Microsoft's battle with backers of the Open Document Format (ODF) standard could end up going the way that so many contests do: Won by Microsoft as much -- if not more -- because of the ineptitude of its competition than by Redmond's prowess.
Just as Netscape and Sony ended up their own worst enemies, the ODF camp might unravel before Microsoft's rival Office Open XML (OOXML) comes up for final international standardization vote early next year. Microsoft lost a vote earlier this year to get OOXML on the ISO fast track.
A number of ODF backers are abandoning ODF and throwing their weight behind the Worldwide Web Consortium (W3C Compound Document Format (CDF).
Microsoft Director of Corporate Standards Jason Matusow blogged recently about the splintering of the ODF coalition. Matusow pointed to a post by former ODF champion (and now CDF advocate) Sam Hiser. Hiser, a systems consultant who has served as Vice President & Director Business Affairs at the OpenDocument Foundation, blogged earlier this month:
"It may be news to some -- not to the ODF Community, certainly -- that we at the OpenDocument Foundation have been displeased with the direction of ODF development this year. We find that ODF is not the open format with the open process we thought it was or originally intended it to be....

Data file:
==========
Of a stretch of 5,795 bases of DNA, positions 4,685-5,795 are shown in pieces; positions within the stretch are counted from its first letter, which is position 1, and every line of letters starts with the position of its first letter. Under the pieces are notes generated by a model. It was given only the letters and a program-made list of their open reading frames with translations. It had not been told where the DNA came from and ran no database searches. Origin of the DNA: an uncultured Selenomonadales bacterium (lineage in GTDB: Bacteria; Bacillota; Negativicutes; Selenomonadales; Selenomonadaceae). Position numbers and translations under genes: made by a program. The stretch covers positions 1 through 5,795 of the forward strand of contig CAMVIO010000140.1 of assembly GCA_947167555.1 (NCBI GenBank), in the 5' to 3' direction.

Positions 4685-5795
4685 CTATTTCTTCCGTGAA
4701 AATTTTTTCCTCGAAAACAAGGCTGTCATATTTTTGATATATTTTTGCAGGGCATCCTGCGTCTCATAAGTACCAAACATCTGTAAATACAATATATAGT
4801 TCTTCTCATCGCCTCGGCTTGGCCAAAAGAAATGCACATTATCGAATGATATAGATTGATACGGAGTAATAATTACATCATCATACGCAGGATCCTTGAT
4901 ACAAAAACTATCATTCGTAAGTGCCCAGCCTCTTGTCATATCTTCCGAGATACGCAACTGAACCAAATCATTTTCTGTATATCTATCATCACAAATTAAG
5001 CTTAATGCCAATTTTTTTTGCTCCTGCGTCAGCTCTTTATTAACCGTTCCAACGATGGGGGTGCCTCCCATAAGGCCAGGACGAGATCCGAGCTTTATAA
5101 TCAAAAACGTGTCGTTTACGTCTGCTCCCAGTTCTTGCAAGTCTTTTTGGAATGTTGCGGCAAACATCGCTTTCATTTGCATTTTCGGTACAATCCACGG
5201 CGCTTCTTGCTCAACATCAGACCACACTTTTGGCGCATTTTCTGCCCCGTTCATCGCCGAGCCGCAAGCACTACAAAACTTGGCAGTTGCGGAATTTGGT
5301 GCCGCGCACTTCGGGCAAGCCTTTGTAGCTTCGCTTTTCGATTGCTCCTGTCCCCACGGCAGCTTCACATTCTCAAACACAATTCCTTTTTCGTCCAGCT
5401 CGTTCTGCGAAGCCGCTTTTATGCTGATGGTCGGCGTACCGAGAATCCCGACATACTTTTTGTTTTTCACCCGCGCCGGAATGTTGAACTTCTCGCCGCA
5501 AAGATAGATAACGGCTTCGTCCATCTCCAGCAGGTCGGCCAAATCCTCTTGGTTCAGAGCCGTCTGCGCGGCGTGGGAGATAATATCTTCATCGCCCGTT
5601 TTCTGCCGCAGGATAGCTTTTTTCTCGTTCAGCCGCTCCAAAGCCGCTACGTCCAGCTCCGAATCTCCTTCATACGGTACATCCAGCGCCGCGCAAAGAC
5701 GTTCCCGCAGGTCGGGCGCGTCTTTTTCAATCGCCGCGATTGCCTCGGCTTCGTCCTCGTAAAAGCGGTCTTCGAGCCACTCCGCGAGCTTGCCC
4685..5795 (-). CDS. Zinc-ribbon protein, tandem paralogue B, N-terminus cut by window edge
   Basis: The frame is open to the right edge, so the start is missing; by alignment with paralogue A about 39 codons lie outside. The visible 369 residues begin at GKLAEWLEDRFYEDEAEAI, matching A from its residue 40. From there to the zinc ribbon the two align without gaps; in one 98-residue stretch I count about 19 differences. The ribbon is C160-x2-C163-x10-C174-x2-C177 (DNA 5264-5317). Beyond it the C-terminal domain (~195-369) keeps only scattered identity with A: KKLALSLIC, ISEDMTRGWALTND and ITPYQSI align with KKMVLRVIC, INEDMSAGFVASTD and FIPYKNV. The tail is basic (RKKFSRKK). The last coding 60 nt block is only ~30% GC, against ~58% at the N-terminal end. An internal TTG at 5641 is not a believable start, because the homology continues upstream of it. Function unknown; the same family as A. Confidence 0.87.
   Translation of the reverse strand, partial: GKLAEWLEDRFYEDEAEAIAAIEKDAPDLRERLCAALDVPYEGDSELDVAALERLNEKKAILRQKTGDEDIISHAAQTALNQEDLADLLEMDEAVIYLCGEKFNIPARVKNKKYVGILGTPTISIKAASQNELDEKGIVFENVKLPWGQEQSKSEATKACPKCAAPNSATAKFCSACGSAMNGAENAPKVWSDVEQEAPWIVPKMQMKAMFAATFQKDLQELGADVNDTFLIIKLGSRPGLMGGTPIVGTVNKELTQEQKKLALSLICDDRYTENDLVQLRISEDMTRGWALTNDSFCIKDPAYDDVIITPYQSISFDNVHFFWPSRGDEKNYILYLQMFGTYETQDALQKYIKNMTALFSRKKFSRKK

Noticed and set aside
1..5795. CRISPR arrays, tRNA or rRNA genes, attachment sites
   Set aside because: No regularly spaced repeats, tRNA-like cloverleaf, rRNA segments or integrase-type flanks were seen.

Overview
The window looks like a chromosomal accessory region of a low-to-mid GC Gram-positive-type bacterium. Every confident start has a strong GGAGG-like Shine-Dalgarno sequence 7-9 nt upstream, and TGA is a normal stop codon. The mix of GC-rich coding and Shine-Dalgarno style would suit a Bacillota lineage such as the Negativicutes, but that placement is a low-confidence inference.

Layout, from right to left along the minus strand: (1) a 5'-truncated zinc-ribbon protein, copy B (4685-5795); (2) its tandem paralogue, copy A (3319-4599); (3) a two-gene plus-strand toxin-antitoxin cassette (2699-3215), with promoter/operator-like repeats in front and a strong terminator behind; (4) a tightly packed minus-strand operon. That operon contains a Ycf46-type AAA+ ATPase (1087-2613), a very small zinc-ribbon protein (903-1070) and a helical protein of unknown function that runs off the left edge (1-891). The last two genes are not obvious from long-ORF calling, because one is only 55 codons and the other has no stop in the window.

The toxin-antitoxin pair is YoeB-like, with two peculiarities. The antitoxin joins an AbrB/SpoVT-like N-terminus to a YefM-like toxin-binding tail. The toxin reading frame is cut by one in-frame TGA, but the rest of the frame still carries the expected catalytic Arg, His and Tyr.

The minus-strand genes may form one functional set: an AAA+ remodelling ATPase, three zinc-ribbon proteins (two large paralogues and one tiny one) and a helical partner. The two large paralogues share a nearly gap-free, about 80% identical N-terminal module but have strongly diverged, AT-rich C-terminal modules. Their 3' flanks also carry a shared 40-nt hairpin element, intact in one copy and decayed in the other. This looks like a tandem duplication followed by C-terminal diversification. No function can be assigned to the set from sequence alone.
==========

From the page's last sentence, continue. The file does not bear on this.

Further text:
"Among ODF's weaknesses is its provenance from a specific application and the unwillingness of its originators to release it into the Bazaar. Merchants of irony will note this is the identical problem that paralyzes the incumbent gorilla's (Microsoft's) format."
Microsoft has been arguing that ODF never was a single, unified standard and that developers and customers had no way of knowing which version of it (1.0? 1.2? other?) to use.
As a result of the latest infighting, is Microsoft now all-but-guaranteed that OOXML will sail through the ISO standardization vote in Feburary 2008 because ODF -- and its backers -- will be in disarray?